Sermon July 1, 2018
) from 4:24 to the end (9:55), so about 5 minutes and 30 seconds.
Wasn’t that a wonderful video? Ever since Brad introduced us to that video a few years ago, I’ve been captivated by the imagery and the soothing voice of the speaker.
Brad and I were in the kitchen a few weeks ago and he told me that he was looking forward to his trip to Germany. I asked him if he was ready to go and he told me that he had good people to conduct the sermons on the first two Sundays, but then quickly asked me if I wanted to take the third Sunday. I was somewhat taken aback, and I hesitated for a moment, and that video flashed in my memory, and I said, “Sure, why not?” I knew that, if I could introduce a sermon with that video, the sermon would be a success whether or not I said any other relevant words. Thank you for permitting me to share these reflections on Gratefulness with you.
I’ve thought of that video many times. It has made me think how often I have gone through most days with a very small sense of wonder at how spectacular life truly is and how grateful I should be for having been given this phenomenal gift of life. It’s so easy to take life itself for granted, isn’t it? And it’s truly amazing to think what a gift it is.
Gratefulness. It seems to me that it comes in two forms or levels. One can be grateful -- that is appreciative or thankful for a lot of things, such as the young person at Miller’s who carts my groceries to the car. We say “Thank you” to people all the time. They help us in many ways, and it’s appropriate to say thanks. It’s common courtesy, and it helps make the world go around.
I’m so thankful for Nina, for example, who has really helped me in my struggle with my osteoarthritis in her yoga class. I’m thankful for Pete Way, for his spot-on humor and wisdom. I’m so thankful to Harland for all the kindnesses he’s shown me. Despite my extreme disappointment that it took over six years for a local medical clinic to have my daughter see a specialist, I’m so thankful that her painful autoimmune condition was finally diagnosed with a simple blood test and then successfully treated.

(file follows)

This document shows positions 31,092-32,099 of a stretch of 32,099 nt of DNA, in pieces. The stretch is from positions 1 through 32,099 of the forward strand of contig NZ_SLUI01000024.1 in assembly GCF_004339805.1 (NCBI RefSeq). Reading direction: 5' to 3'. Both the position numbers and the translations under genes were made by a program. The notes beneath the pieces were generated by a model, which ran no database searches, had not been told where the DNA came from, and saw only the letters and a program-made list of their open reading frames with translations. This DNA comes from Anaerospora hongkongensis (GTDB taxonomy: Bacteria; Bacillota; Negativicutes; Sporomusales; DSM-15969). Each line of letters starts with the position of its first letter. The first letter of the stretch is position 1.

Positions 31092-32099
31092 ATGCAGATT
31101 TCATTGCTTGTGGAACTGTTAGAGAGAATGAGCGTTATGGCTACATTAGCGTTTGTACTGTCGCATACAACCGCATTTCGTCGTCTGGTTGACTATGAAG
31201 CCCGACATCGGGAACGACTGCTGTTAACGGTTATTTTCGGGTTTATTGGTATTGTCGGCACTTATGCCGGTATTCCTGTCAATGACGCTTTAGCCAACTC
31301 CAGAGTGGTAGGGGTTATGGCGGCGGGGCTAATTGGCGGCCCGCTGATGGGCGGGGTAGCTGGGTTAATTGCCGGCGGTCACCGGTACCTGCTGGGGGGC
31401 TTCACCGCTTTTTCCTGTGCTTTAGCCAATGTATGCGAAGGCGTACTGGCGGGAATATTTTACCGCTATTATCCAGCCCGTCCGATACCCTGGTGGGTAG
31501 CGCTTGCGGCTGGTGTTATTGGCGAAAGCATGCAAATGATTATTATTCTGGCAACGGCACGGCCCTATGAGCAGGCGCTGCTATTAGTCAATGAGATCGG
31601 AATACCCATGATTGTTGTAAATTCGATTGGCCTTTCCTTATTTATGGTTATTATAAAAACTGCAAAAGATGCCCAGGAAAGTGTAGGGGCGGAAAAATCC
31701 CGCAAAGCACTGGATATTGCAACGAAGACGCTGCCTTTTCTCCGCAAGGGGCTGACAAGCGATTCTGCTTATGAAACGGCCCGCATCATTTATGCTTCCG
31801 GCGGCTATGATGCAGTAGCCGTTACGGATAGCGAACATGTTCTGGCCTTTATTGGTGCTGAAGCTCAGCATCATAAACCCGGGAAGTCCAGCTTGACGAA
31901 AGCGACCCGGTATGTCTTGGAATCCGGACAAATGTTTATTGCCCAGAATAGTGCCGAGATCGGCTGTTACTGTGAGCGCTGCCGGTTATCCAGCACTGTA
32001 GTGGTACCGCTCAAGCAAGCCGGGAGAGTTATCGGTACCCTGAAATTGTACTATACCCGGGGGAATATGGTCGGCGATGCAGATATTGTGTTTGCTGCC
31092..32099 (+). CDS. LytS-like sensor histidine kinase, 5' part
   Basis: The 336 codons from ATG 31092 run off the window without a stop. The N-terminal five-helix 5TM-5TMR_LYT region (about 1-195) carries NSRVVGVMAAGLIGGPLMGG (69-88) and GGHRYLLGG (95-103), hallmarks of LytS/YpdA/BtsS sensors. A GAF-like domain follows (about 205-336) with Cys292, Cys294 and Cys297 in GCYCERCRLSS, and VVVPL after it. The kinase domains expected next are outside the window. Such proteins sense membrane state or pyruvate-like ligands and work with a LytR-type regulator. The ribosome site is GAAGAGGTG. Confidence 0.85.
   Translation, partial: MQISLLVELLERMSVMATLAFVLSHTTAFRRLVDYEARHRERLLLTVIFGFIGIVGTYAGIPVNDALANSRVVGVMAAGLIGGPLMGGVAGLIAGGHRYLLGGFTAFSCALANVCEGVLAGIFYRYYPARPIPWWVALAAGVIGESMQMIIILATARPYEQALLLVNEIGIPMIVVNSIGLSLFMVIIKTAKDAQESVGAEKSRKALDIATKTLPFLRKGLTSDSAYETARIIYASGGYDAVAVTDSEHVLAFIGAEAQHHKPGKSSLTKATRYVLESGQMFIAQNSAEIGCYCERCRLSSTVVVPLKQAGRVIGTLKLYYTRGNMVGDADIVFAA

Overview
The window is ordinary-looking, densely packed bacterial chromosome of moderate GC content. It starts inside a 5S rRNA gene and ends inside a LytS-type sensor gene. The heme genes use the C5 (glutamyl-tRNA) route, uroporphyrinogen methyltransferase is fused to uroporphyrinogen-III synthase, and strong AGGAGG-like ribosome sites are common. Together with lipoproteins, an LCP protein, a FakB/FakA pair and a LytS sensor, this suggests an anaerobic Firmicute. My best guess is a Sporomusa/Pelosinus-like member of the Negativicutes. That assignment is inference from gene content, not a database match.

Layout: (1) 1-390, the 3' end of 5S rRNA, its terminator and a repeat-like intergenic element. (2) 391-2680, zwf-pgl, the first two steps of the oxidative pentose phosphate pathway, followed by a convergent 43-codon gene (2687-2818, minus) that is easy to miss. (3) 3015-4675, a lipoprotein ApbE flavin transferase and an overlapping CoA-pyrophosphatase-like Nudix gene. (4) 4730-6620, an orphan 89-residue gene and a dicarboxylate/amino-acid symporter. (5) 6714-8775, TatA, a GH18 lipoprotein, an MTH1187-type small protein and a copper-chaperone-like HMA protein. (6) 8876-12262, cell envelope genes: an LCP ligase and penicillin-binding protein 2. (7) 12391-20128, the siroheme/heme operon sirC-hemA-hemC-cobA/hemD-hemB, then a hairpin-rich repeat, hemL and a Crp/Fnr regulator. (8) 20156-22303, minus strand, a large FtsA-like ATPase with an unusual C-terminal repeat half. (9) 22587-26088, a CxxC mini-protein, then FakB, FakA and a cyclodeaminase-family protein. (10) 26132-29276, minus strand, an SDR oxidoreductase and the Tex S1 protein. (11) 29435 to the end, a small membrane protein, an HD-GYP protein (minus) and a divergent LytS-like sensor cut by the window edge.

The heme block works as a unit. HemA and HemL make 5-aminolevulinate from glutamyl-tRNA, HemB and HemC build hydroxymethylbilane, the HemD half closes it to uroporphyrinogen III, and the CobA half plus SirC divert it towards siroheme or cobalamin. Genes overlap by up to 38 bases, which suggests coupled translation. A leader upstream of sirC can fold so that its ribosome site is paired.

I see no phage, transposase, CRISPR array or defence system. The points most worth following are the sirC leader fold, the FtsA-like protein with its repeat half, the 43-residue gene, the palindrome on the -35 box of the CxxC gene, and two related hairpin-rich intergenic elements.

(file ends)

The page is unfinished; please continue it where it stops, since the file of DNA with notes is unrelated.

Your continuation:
But gratefulness has another context. Gratefulness to God is a different kind of thankfulness. Gratefulness to God is gratefulness with a capital G. It’s not the kind of gratefulness that you’ll have forgotten that you uttered three weeks from now. Gratefulness to God in my mind signals a spiritual relationship with the divine, and it seems to me to be a phenomenal communication between humans and God.
In that communication, Gratefulness reinforces the divinity in each of us.
I think of God as the Creator and, when Brad puts images of the universe up on the video monitor, I’m reminded how spectacular the Creation truly is. I’m grateful for the Creation but I am also grateful for all of the second chances I’ve been given. My wife Pat thinks that I have had more than my share of the proverbial nine lives. I won’t go into all of the life-threatening accidents and illnesses that I’ve been through, but I am grateful to God that I have survived so many occasions when my life hung by just a thread. Maybe you too have had some of those experiences. And, even when we didn’t know that our life was in near-peril, such as maybe a deer running behind your car instead of in front of it, or maybe a deadly bacterium that you might have encountered if you would have put your hand just a few inches farther down the railing. Life is so precious, and I think that most of us take it for granted, never fully understanding how remarkable it is. Being present to gratefulness is necessary because we are created and sustained through the caring of our Creator.
Gratefulness. This video we watched speaks to me forcefully because it reminds me that gratefulness isn’t only a character to be expressed when we have been saved from adversity, but also to be expressed when we glorify God. We are called to love God with all our might and strength, and to love others as we love ourselves. Gratefulness is a key component in responding to our call to love God with all of our might and strength.
Gratefulness to God seems to me to be a quality in a person that needs to be nurtured. If I’m not waking up every day and saying, how lucky I am to be alive, and how lucky I am to be able to see colors and smell flowers and taste Wisconsin cheese and hear beautiful music in this lovely sanctuary – if I’m not waking up daily and saying how fortunate I am, even for the very simple things in life, I’m missing the call to capital G Gratefulness.
I know that Capital-G Gratefulness is also working in me when my caring for the suffering of other people wakes me up to compassion to their plight.
I’ve separated thankfulness and capital-G Gratefulness in this discussion, but the more I have thought about it over the last week, I have come to realize that they are indeed intertwined. I feel the kindness in the service of others and I am thankful for it, but I need to see that kindness as coming from the divine in another person. In a reciprocal way, capital-G Gratefulness extends me into the Creation and enables me to care for others as Jesus would have me do. The two gratefulnesses are related and part and parcel of each other.
I continue to work on a daily effort to communicate my gratefulness to God.
on summer hiatus